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SECOND SECTION.

MEN AND WOMEN:

A MORAL TALE; BY THE WANDERER.

(Continued from Vol. 2. No. 3. p. 144.)

THE "HE next morning, when Edward departed from St.

Andrews, his host at the inn, where he had rested, accompanied him for a while, in order to point out to him the road, which leads to Dundee; as they were walking onward, the land-lord said to Edward, I beg pardon, young gentleman; but the whole town is in full talk about you; and young Squire M-C, who is very clever and all that, and studies the law prodigiously, and wears hair-powder, shook his head, and told me, that you did not pass the greatest part of last night on the rock, looking at the sea, for nothing; that he rather suspected that you was Bonaparte, himself, who was come to spy out the nakedness of the land ; and, moreover, the young lawyer told me to look sharp, and see that I lost nothing out of my house, for the French were, always, great thieves.

Edward assured the land-lord, that he was not Bonaparte, but only an innocent youth, who was travelling over Scotland to see and to enjoy the beauties of the scenery, which every where adorned the country; and, he then, whispered into the ear of his host, as a great secret, that Bonaparte had other matters to engage his attention, which prevented him from coming himself to reconnoitre the town of St. Andrews. At this honest Boniface was vastly pleased, and said that he would communicate this information to young Squire M-C, who would tell it to his mother, who would soon spread it all over the town.

Edward, now, took leave of the land-lord, and travelled onward, delighted with the surrounding scenery for a few

miles, as his eye dwelt, with complacency, on some thriving plantations of trees, a few respectable, and elegant mansions, occasional tracts of cultivated ground, and, beyond all, lofty sullen, and majestic mountains, which bounded his view. But as he advanced, the sun-beams grew more fierce, and the country made rapid strides towards infæcundity. After a while, the heat became insupportable from the rays of the meridian sun, and the reflection of its beams from the barren and inhospitable sand. No vestige of a human habitation was to be seen; not one tree to aid him with its refreshing shade ; far as the eye could range, all was dreary, waste, and comfortless ; save that, here and there, the minutest spot of cultivation, and, now and then, a solitary, withered shrub, served to augment the horror of sterile deformity.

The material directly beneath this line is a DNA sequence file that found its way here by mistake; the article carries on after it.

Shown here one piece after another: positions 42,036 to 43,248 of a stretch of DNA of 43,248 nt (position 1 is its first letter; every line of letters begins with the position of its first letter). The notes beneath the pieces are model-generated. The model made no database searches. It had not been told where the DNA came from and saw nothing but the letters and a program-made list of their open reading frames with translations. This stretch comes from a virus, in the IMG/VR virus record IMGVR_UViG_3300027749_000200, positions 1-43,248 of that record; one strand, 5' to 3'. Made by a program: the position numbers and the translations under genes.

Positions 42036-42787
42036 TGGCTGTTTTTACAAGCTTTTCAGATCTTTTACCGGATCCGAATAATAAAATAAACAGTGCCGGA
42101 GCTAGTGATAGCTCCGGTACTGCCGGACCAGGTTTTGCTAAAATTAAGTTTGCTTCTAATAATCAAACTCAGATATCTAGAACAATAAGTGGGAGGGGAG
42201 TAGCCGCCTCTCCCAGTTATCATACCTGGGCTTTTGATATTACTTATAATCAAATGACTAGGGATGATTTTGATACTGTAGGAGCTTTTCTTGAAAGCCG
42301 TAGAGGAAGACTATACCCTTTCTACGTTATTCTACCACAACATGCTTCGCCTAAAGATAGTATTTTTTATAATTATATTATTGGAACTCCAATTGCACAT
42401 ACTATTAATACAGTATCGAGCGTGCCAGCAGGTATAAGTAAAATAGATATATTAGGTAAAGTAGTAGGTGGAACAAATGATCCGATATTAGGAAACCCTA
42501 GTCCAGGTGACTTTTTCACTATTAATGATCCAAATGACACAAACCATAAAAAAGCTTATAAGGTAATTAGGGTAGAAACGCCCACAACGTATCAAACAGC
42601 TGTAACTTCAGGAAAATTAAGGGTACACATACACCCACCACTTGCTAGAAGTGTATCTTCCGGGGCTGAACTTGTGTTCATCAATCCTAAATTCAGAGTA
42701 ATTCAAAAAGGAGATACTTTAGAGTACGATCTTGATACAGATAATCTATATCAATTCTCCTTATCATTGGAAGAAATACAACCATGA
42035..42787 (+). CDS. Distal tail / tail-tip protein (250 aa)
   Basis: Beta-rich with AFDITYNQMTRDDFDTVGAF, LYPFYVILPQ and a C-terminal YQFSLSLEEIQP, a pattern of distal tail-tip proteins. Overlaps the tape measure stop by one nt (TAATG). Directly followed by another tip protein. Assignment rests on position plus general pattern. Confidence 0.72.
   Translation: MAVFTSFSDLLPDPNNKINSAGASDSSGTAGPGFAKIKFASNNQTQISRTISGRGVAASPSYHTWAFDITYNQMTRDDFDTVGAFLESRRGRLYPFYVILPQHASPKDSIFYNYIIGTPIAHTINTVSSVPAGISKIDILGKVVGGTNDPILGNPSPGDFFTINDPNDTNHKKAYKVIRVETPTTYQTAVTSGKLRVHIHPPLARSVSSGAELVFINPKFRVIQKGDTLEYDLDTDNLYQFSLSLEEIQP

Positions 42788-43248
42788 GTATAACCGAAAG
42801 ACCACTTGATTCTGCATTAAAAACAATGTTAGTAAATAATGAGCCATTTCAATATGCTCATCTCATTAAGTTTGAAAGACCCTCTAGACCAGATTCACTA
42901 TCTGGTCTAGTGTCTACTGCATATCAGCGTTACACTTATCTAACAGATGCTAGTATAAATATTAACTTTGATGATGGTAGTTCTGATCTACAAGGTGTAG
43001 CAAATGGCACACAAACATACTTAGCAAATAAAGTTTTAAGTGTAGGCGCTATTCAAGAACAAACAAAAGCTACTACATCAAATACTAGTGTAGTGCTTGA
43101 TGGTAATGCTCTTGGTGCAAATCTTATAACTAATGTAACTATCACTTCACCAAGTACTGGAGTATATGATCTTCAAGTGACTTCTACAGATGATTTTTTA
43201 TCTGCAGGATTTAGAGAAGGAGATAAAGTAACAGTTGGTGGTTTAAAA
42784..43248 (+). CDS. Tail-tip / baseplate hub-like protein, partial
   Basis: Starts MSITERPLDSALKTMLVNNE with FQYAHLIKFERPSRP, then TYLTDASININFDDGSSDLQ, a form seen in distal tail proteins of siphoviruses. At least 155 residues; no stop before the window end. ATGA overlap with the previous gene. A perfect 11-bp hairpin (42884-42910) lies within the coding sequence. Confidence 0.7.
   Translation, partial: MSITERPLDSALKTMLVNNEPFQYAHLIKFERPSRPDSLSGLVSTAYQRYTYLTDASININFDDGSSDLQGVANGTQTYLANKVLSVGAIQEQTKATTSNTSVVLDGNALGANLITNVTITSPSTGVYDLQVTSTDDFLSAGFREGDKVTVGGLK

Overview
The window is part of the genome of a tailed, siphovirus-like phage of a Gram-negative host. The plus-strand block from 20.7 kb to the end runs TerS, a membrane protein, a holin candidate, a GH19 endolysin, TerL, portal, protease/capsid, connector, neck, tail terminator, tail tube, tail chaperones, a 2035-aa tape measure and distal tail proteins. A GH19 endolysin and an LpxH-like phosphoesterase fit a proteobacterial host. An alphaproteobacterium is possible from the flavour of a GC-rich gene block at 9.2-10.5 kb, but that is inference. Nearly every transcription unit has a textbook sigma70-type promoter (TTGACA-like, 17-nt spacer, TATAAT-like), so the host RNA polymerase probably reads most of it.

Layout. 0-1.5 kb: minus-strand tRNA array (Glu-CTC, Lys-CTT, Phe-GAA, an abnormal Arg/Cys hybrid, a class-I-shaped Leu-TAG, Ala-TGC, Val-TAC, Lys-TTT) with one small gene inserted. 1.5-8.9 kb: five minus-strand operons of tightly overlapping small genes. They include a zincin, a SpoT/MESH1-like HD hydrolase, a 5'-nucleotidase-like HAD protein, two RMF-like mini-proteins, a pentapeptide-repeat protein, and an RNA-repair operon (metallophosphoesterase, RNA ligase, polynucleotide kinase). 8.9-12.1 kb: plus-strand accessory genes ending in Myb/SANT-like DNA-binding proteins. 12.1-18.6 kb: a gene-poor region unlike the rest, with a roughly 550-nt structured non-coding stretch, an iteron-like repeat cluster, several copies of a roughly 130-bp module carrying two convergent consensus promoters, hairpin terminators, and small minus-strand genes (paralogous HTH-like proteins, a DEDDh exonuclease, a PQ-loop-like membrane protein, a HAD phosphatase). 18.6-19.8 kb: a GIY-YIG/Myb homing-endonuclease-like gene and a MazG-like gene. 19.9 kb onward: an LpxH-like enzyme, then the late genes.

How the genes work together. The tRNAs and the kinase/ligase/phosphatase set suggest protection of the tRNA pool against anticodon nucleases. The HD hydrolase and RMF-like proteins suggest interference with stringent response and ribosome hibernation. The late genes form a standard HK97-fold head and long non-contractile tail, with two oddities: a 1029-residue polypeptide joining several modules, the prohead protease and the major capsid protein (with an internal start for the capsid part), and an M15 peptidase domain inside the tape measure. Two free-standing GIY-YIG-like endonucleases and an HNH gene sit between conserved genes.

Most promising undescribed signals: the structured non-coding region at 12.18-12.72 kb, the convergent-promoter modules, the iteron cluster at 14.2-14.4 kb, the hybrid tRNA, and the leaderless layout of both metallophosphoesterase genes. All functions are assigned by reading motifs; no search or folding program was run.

Edward began to yield to the accumulated pressure of heat, of fatigue, and, above all, of a thirst, which incapacitated him from any struggle, corporeal or intellectual, and made his heart die within him : he felt it die ; so that sinking, exhausted, spiritless, he had scarcely enough remaining vitality to stagger up to the first cottage of a hamlet, which burst unexpectedly upon his view, as he gained the summit of a hill. He was, scarcely, able to articulate, and, almost unintelligibly stammered out a request for a draught of cold wa

A woman, apparently sixty, in whose face the tannee, or tanning principle, strove with dirt, for the mastery; or, in other words, who combined the brown, and sun-burnt complexion of the gipsy with the darksome and dirty hue of the collier, said—If you are an American, come in, and I will give you some whey.

Edward bowed his head, and entered the hut; and the old woman gave him some semi-liquid, meagre drink, which she called whey, out of a wooden vessel by no means too clean. The room itself was very sufficiently dirty; a young, stout, coarsely-featured girl sate in the chimney corner, and a three quarters grown lad lay at his length on one side of the apartment; they were both covered with dirt; they stared with their mouths open, but said nothing : A few fragments of aged furniture, a part of an old spinning wheel, half a table, and a broken stool, and two tattered petticoats, were

ter.

strewed and scattered over the room in all the unloveliness of confusion.

Edward, quite spent with fatigue, and watching, leaned back against the wall, while his hospitable dame poured forth a tremendous torrent of questions about America and himself.-Old woman-Is America a fine country?-Edward Yes.-Old woman-Have you got a wife yet? you would make a brave husband. But, perhaps, you have no women in your country ; tho' that cannot be neither, unless American children are born in a different way from what they are in Scotland.—Edward- I am not married yet; and the women in America are all of a pea-green colour.–Oh, bonny lad ! cried the old woman, chuckling as she spoke, and her eyes twinkling with pleasure—you are a very fair laddy yourself, only a little pale, now, with pain and weariness; do not think of marrying a pea-green woman; you should have a discreet, decent, fair lady for your wife ; what do you think of me? I shall make you a better wife than all the pea-green women in America put together can; besides, I have been married twice already, and I know how to manage a husband better than those, who have never had one.